The effects of the climate crisis are already being felt by communities throughout the United States. Low-income communities and communities of color are often the most vulnerable to economic and health-related threats resulting from extreme weather events, including fires, heat waves, and hurricanes. Community solar reduces our reliance on the fossil fuels that warm the planet and drive this crisis, and it can also provide significant economic and health benefits to the communities that need them the most. Indeed, community solar generation is a local solution to a global problem.
Expanding the development of carbon-free energy is essential to addressing our rapidly changing climate. Displacing fossil fuel generation won’t just combat global warming, however. It will also significantly reduce local air pollution levels that disproportionately affect disadvantaged communities living in close proximity to power plants. A 2018 study conducted by scientists at the Environmental Protection Agency (EPA), for example, found that low-income communities faced a 35 percent higher burden from particulate matter — one of the most toxic forms of pollution emitted from coal-fired power plants — than did the overall population, while non-whites faced a 28 percent higher burden. The disproportionate impact was even more pronounced for African American communities, which faced a 54 percent higher burden than did the overall population. Exposure to these pollutants has serious health consequences, especially for children and the elderly.
Despite these well-understood disproportionate burdens – and despite regular warnings from the scientific community that we need immediate and aggressive action to drastically reduce carbon emissions – the Trump administration has done little to recognize the scale of the problem, much less take action to address it. Despite this inaction at the federal level, rapidly declining costs associated with renewable energy development and efforts at the state, city, and community levels have bolstered the development of clean energy resources. Community solar is one powerful tool that jurisdictions are employing to tackle the climate crisis.
Community solar generation can be a major climate tool
The benefits of community solar are widespread. Because community solar does not require self-siting on an individual rooftop, it strengthens options for renters, occupants of multi-family housing, and individuals whose roofs are too shaded to generate solar electricity. It also eliminates the need for re-roofing and other structural demands that are often necessary for hosting solar panels and that make rooftop solar particularly challenging for low-income individuals. And because utilities compensate participants for the electricity that their shared solar panels contribute to the grid, community solar provides economic relief from the burdens of high energy costs. For all these reasons, community solar helps address the barriers that have long prevented low-income communities from accessing the broad benefits of renewable energy.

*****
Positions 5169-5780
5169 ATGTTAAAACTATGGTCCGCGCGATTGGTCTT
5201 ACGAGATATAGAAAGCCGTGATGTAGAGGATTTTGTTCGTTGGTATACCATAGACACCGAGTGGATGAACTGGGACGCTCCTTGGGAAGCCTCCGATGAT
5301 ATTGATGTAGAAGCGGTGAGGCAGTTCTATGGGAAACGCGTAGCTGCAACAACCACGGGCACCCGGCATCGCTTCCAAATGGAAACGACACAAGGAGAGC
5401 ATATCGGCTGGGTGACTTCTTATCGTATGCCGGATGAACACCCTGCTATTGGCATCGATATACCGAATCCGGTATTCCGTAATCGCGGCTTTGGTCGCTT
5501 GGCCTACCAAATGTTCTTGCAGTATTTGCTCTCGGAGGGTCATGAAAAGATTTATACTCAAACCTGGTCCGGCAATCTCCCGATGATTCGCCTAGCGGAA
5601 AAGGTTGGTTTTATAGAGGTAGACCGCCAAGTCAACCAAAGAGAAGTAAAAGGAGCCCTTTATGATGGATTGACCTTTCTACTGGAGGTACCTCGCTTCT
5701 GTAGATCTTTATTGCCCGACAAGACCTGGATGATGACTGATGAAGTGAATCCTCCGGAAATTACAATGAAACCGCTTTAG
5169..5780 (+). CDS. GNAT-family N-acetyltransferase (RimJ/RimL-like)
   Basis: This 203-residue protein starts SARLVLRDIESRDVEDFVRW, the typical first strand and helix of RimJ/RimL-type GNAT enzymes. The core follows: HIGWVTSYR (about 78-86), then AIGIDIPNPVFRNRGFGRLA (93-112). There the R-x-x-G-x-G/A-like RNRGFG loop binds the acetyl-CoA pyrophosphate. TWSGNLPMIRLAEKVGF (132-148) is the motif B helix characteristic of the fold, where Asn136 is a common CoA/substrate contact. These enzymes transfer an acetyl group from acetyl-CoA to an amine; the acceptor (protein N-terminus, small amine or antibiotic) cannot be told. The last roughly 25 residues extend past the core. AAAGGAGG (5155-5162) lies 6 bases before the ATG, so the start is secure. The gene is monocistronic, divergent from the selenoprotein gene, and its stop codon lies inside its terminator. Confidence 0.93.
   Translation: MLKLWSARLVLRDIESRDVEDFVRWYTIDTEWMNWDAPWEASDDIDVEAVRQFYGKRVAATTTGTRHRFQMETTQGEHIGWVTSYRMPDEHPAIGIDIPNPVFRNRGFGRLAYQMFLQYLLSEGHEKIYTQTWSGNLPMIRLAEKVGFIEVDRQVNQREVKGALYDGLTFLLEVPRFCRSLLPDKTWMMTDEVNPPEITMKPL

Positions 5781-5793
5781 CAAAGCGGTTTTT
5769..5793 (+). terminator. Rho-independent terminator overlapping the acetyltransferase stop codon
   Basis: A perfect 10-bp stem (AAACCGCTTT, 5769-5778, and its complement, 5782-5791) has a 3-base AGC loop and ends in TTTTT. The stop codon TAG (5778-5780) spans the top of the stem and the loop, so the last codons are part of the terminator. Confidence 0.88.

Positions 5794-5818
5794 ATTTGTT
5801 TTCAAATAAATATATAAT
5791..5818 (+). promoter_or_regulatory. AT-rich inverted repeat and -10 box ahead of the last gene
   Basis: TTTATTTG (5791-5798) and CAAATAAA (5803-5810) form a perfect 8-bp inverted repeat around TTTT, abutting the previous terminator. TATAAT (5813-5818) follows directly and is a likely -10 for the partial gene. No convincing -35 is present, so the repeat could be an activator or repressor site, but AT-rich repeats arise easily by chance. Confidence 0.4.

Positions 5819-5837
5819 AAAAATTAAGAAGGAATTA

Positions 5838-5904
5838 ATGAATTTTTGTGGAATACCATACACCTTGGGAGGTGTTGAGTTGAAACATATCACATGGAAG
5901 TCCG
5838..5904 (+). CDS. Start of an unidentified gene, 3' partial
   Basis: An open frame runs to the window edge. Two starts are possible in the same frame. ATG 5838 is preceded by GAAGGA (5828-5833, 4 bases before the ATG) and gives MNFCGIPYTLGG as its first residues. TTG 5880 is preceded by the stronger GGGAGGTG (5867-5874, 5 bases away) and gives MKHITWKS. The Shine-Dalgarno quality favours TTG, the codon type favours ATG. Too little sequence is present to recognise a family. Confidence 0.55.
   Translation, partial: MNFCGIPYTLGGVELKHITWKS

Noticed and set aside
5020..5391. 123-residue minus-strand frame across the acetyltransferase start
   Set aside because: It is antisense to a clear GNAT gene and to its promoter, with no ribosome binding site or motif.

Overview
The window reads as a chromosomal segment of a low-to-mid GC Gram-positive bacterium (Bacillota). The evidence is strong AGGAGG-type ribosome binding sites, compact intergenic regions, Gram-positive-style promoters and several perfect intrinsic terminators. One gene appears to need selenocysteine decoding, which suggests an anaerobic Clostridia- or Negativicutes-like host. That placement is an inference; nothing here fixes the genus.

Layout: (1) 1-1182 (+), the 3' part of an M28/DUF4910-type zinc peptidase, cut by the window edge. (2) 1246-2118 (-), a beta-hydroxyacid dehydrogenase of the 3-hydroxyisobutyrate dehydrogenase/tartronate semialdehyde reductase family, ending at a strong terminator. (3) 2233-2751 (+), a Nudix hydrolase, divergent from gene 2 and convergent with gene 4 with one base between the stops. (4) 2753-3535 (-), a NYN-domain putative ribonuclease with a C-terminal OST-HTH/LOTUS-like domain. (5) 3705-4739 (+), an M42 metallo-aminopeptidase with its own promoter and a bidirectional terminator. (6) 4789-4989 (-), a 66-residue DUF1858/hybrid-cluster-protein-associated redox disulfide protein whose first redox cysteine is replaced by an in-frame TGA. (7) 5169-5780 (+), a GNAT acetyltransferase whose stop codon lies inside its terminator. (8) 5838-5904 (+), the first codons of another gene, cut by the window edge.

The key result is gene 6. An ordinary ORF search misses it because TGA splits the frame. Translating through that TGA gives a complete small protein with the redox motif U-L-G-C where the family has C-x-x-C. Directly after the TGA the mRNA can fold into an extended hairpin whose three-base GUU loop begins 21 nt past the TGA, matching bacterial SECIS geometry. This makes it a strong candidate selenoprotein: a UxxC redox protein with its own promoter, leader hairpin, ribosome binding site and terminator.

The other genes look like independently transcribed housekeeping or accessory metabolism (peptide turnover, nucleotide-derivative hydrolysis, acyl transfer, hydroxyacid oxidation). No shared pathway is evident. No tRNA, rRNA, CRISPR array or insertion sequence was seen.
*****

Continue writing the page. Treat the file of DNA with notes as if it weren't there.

While deployment of community solar systems today remains limited – and while the scale of community solar systems may seem like a drop in the bucket compared to utility-scale renewables – the interest in and impact of community solar generation should not be underestimated. When project submissions opened for the Illinois Adjustable Block Program last month, for example, applications for community solar projects poured in. Within weeks, there were 931 applications for community solar projects, representing about 1.8 gigawatts (GW) of capacity. 1.8 GW is roughly the average capacity of Illinois’ nuclear power plants, or enough to power nearly 300,000 homes annually. While the program can’t accommodate all these projects right off the bat, this development demonstrates a striking level of interest in renewable energy. Illinois and other states should continue creating and expanding policies that eliminate barriers to market adoption of community solar.
The benefits of community solar will only expand over time. Solar systems often generate electricity when demand for power is highest. Solar thus eliminates the need to fire up the dirty and pricey power plants that would otherwise handle peak demand – thus saving customers money and significantly reducing pollution levels. In addition, because community solar systems need not be sited on particular rooftops, they can be placed in locations that regularly pull the most electricity from the grid. Their locational flexibility can thus offer targeted grid relief that benefits customers and utilities alike.
Other states can learn from Illinois as they develop community solar programs. The state’s Future Energy Jobs Act (FEJA), which passed in 2016, will create 160 megawatts (MW) of community solar projects by 2021 and around 400 MW by 2030. The recently-introduced Clean Energy Jobs Act (CEJA) will further strengthen the development of community solar in Illinois. It will also bolster inclusive workforce training initiatives that strengthen opportunities for low-income and environmental justice communities enjoy the longer-term benefits of renewable energy development, including jobs in the solar and energy efficiency sectors.Teaser image CC BY-NC-SA 2.0 courtesy of The City Project.